I rarely pay attention to YouTube comments, but I can empathize with the one comment "my brain is bleeding!" For a 2.5 minute video edit, this one has summed up the sensory experiences of two consecutive days of music videos, if just that. Never mind that the song is just as great and catchy a single as "Kurukuru Miraku"!

Around the time of this single, or perhaps going back to the Super Model era, she appeared on the aforementioned Japanese TV Pop/karaoke program The Yoru Mo Hippare. Luckily, a fan uploaded to YouTube, I'm guessing, her debut appearance on the show...

[Tomoe Shinohara on The Yoru Mo Hippare, performing a Top 10 hit by someone else at the time, followed by a post-performance "interview"]

...now, the "shocked" faces of the other pop stars on this program clipping are poker faces. There's an implied sense of acting that comes with being a music star in Japan, at least around this time -- especially if one is going to be a regular on this specific TV show. However, in the small chance that these stars in the panel with the uncomfortable smiles are truly creeped out, this is one hell of a punk-rock pop moment for Japan. It might not be near the level of Public Image Limited's 1980's "live" appearance on American Bandstand, or Wire's 1987 live performance on The Suzanne Somers Show, but Tomoe's unorthodox exuberance is noteworthy only in that it may have been the show's most entertaining non-musical moment for the sake of derailment.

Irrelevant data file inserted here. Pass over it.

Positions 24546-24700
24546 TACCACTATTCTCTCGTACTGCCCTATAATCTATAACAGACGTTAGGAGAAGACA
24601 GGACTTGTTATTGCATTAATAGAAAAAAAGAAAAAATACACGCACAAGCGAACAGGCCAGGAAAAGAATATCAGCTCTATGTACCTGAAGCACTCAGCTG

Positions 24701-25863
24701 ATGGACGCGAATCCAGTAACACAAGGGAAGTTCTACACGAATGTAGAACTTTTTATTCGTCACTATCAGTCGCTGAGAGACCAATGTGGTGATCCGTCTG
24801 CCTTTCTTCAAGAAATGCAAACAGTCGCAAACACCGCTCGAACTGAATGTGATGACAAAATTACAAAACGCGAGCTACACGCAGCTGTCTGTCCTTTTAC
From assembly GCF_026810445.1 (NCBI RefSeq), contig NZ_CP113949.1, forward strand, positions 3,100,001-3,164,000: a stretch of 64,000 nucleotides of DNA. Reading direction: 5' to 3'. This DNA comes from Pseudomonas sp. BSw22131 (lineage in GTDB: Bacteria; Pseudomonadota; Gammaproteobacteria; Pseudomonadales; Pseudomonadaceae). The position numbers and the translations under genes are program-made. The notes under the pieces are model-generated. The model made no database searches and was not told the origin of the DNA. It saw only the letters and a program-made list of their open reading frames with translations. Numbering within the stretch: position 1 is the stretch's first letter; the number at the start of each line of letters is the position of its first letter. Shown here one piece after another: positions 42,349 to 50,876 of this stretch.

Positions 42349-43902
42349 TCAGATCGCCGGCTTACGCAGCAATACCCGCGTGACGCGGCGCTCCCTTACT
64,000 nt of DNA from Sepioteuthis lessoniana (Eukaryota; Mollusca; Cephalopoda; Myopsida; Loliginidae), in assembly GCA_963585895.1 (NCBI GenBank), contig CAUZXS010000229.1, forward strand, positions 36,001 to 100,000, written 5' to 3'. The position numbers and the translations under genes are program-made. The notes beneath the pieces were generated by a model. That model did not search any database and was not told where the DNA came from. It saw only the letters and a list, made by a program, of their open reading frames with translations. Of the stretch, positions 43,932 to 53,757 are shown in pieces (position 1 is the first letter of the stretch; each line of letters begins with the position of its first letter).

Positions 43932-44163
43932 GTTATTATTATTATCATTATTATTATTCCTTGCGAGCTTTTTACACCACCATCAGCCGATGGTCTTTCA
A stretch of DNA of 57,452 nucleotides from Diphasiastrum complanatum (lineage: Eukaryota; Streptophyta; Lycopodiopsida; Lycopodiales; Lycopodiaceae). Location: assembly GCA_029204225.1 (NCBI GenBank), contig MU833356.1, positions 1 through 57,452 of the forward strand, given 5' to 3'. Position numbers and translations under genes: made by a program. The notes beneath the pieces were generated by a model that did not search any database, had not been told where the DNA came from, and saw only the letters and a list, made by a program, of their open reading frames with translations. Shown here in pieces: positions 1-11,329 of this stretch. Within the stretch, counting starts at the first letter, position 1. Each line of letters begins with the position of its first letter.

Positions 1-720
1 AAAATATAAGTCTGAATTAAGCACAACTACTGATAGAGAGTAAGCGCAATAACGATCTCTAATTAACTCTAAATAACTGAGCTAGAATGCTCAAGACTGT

Nonetheless, it's not long before Tomoe's gift for extending her P.L.U.R. fashion, her squeals, and her twist on kawaii to illogical degrees are co-opted by pop in Japan. She has no imitators, as far as I know. But she does become a frequent guest on many TV shows and commercials in Japan, some lasting years later.

After a while, no matter how odd a gimmick is, it can only go so far. Thankfully, Tomoe Shinohara has other facets of creativity as well as strategic music connections up her sleeve for the album that follows.


Megaphone Speaks - (1998)

No doubt Tomoe brushes shoulders with people from all corners of Japanese pop by this time. And, unsurprisingly, she probably wants her sophomore album to not be "More Of Super Model", all respect to Ishino's production work. 1997 was her year of exorcising any of those impulses, as exemplified by "Ultra Relax", her one-single rock band Shinoland PUNK, and other oddities.

While the result of her 1998 album Megaphone Speaks is not as solid as her debut, there are enough classic moments to justify it as necessary. For better and worse, the "many beautiful producers" (to quote the liner notes), varying from ex Boredoms members to Pizzicato Five members to Shonen Knife, change almost every song. Naturally, some songs work better than others. And she's a calmer, more practiced singer throughout the album. While the calmer aspect plays out similarly for some of the songs, hence making them less exciting, Tomoe's strongest songs yet reside on Megaphone Speaks too.